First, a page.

Published November 27, 2013
Cars that drive themselves along pre-determined routes. Trains that use new magnetic rail systems. An amazing new train will speed along at 800 miles per hour. And these future innovations are not just spinning their wheels. They are set to debut within the next ten years -- or have already started transporting us.
Published November 06, 2013
Elon Musk led the charge by privatizing space exploration. Now, a new cadre of rocketeers at hackerspaces, schools, and rocket clubs in the U.S. are ready to take the reins.
Published October 29, 2013
I bumped into someone recently. Admittedly, I wasn’t watching where I was going -- in fact, I was heading for the food table. The person who brushed against me wasn’t paying attention, either. In fact, it wasn’t really a person at all. It was a robot.
Published October 07, 2013
What if you could build a computer that works just like the human brain?
Published September 16, 2013
Imagine living in a country where only 3.5 percent of the population use the Internet. When you ask a neighbor about Facebook, they give you a confused look. Posting a status update on Twitter is a foreign concept, and most citizens still rely on printed newspapers and radio reports.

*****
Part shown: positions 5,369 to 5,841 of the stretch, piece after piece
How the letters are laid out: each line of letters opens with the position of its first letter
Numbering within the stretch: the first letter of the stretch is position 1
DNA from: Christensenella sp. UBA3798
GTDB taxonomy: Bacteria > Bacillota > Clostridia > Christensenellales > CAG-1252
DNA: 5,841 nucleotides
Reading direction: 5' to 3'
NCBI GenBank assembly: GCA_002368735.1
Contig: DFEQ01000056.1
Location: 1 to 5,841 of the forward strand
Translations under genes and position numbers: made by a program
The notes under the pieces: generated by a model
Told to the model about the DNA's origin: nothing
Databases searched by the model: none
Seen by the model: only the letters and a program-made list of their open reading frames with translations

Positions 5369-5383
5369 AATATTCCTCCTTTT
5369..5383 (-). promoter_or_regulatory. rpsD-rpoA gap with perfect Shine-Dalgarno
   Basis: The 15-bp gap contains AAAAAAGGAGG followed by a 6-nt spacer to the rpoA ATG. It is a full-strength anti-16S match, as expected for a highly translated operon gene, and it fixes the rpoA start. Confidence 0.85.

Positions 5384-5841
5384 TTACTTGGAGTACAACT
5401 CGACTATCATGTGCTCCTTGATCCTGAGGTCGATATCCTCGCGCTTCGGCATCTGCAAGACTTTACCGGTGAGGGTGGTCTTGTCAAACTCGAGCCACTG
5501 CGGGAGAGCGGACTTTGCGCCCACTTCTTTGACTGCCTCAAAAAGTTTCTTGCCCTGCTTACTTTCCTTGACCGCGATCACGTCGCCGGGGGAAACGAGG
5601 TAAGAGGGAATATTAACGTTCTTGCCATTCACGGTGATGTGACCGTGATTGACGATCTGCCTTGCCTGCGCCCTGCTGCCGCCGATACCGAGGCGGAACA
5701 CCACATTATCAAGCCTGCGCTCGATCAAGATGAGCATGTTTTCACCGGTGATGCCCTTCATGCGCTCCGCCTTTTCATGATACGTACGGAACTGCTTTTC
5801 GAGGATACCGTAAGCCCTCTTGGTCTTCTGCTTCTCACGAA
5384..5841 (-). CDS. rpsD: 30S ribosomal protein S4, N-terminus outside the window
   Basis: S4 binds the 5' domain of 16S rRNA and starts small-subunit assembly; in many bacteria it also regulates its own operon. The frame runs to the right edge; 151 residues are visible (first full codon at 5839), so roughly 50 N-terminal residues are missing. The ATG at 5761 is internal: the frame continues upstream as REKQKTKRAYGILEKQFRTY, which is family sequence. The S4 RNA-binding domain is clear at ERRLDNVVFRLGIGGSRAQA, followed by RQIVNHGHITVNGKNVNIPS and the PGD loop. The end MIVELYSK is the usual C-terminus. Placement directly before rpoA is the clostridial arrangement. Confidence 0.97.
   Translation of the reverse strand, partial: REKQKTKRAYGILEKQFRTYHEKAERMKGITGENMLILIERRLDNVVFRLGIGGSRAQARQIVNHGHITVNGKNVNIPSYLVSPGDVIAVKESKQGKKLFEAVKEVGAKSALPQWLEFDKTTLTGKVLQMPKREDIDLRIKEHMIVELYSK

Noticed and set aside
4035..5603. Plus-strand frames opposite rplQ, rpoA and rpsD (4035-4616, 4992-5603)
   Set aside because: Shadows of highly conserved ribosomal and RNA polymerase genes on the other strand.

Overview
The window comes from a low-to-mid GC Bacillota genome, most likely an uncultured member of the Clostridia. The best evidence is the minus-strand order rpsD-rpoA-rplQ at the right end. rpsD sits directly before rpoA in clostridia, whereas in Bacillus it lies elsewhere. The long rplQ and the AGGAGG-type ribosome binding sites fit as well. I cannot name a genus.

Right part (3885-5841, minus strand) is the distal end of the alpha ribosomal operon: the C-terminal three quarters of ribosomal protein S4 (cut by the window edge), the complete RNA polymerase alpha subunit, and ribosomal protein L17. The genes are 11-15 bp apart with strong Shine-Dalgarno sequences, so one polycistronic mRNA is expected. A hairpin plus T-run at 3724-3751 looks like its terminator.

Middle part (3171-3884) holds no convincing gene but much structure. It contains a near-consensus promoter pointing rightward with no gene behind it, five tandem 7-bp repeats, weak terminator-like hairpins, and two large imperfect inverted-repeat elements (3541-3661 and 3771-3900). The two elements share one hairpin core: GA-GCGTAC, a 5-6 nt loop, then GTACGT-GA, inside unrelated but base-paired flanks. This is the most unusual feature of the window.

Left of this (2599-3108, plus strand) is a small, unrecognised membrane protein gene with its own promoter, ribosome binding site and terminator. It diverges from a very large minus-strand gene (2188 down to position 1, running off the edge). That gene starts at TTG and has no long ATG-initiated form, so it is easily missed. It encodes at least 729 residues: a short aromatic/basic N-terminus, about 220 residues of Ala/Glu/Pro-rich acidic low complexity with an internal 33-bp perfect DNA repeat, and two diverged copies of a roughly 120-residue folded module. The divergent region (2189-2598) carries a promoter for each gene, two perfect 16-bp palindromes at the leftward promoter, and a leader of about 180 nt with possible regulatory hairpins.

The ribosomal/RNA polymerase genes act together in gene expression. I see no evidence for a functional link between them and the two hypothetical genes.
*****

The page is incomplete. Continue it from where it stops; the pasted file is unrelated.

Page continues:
Published September 14, 2013
Defenders of the video game industry say they’re unfairly blamed for the actions of criminals -- while movies, books, and TV shows promote just as much violence and aberrant behavior. So what’s different about video games?
Published August 06, 2013
Kickstarter has a poor track record when it comes to meeting deadlines. A recent report by The Wharton School found that 75 percent of all projects are delayed. Backers expecting to receive their crowd-funded gadget on time will be sorely disappointed.
Published July 26, 2013
Retailers are experimenting with new ways to track you. When you find a new shirt, you’ll might get a message about the matching shorts. Pick up a new pair of Nike golf shoes at Scheels and you might see a discount for a new set of clubs.
Published July 15, 2013
Crime is evolving. 100 years ago, the best way to line your coffers was to rob a train. Bank robberies became a lucrative endeavor as well, yielding about $10,000 per heist according to the FBI. Yet, statistics don’t lie: the number of bank robberies dropped 23 percent from 2011 to 2012. As technology advances, some physical crimes -- such as kidnapping, armed robbery, and post office scams -- may decline or disappear entirely, experts say. Here’s a few on the dead pool list.
Published July 08, 2013
We live in a lean-back world.